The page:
Moby – Reprise
David’s Music Pick- October 2021
If your middle name was Melville, because that other Melville, Herman, was your great, great, great uncle, and well, your father started calling you Moby when you were two years old and the name just stuck, it might seem natural that when you grew up to be an artist, you’d use Moby as your stage name. And if you grew up buying and listening to Deutsche Grammaphon records, it might seem natural that thirty years into your very successful career turning out Dance, Electronica, and Techno music, you’d eventually come back to the roots of the music you first fell in love with.
How would you come back? Well, after a conversation with a booker for the L.A. Philharmonic, wherein she asks if you’d be interested in performing your music as an orchestral set, and during that subsequent set’s performance a rep from Deutsche Grammophon approaches you backstage and suggests turning this whole orchestral reimagining of your music into an album, and that album coalesces with the Budapest Art Orchestra plus several special guests, including Gregory Porter, Mindy Jones, Kris Kristofferson, Alice Skye, Luna Li, Nataly Dawn, Apollo Jane, and others, you’d eventually end up with the album, “Reprise”. That’s how.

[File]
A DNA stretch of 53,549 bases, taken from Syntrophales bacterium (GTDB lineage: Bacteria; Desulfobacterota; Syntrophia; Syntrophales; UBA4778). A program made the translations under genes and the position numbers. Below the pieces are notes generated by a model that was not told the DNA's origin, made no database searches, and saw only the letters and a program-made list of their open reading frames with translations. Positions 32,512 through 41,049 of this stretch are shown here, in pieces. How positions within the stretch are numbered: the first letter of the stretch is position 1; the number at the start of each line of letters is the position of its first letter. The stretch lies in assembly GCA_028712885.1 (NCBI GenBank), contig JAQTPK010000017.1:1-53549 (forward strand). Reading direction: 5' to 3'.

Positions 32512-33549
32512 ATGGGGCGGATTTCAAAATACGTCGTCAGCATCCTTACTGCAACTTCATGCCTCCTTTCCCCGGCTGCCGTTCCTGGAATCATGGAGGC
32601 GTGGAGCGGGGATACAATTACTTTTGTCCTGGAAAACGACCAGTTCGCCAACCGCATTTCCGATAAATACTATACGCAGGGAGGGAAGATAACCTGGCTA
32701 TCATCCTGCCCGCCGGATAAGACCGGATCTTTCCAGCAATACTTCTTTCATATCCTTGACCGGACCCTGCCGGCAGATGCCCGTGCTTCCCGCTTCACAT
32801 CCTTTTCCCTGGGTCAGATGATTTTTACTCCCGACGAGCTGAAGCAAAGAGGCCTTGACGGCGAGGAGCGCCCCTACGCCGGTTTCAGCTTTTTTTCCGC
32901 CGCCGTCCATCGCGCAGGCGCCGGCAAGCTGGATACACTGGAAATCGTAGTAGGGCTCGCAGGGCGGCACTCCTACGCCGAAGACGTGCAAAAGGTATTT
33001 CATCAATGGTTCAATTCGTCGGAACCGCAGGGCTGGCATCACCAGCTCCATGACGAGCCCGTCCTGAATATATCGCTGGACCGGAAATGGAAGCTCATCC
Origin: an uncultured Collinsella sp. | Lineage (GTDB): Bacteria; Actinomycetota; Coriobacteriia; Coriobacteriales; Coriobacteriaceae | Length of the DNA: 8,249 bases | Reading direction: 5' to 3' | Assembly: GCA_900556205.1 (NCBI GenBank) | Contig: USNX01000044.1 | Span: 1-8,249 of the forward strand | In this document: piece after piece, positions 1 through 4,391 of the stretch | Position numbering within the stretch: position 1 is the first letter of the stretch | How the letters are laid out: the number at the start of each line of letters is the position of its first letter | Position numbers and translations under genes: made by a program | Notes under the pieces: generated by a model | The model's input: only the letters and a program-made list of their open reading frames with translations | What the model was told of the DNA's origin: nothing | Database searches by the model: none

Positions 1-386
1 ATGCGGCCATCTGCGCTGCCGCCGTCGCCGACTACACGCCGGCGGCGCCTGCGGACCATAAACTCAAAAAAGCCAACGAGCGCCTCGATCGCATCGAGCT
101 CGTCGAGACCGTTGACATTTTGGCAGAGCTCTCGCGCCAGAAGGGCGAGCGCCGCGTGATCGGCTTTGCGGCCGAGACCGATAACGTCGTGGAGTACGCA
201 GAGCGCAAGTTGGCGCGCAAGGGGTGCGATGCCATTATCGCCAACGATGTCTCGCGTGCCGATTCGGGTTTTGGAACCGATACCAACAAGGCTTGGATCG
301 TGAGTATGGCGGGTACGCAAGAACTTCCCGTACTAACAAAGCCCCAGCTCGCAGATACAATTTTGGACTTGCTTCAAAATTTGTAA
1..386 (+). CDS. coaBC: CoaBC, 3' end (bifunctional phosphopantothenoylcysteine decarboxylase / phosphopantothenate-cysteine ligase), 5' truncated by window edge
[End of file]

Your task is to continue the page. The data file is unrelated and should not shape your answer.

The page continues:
And, in the same way, that The Beatles music traveled the passages of time, eventually becoming part of the foundation of the ambient sounds of elevator music, Moby’s “Reprise” works better if it’s viewed less as an orchestral collection of his greatest hits and more as an evolutionary expression of his music. Just don’t expect this album to sound like elevator music- although it’s been a long while since I’ve been in an elevator, so maybe they’re playing reworked Techno/Dance/Electronica music in elevators now?
Anyway, Prior to the release of Reprise, I could safely say I wouldn’t have been able to recognize any of Moby’s compositions. That’s on me, as Moby is well celebrated, having sold over 20 million records, and he’s won multiple Grammy awards, as well as MTV and Teen choice awards, among others. But it wasn’t until I listened to a Rick Rubin interview that I became familiar with the broader body of Moby’s work. I gave Reprise a listen and was smitten. Whether you will love this or hate it may depend upon your fondness for Moby’s unadulterated earlier releases of his compositions, or not. Many of the online comments related to this album could be replaced with emojis of someone sleeping in a recliner, and still others with an angry old man emoji posted by those who danced for days on end at raves held in the clubs of NYC where Moby cut his teeth and find this reworking “sappy and monotonous”. Me? I missed the raves of the ’90s, so I’m missing the, “I remember hearing this when” bias. And, while I wouldn’t play this album to liven up a party, there are a few tracks that I would mark with a happy dancing emoji or at least an enthusiastically contented emoji. And maybe a snoozer or two. Go figure.
As always, YMMV, but check out the album on Qobuz or your favorite streaming service. Copies of the album are also widely available in a double album vinyl.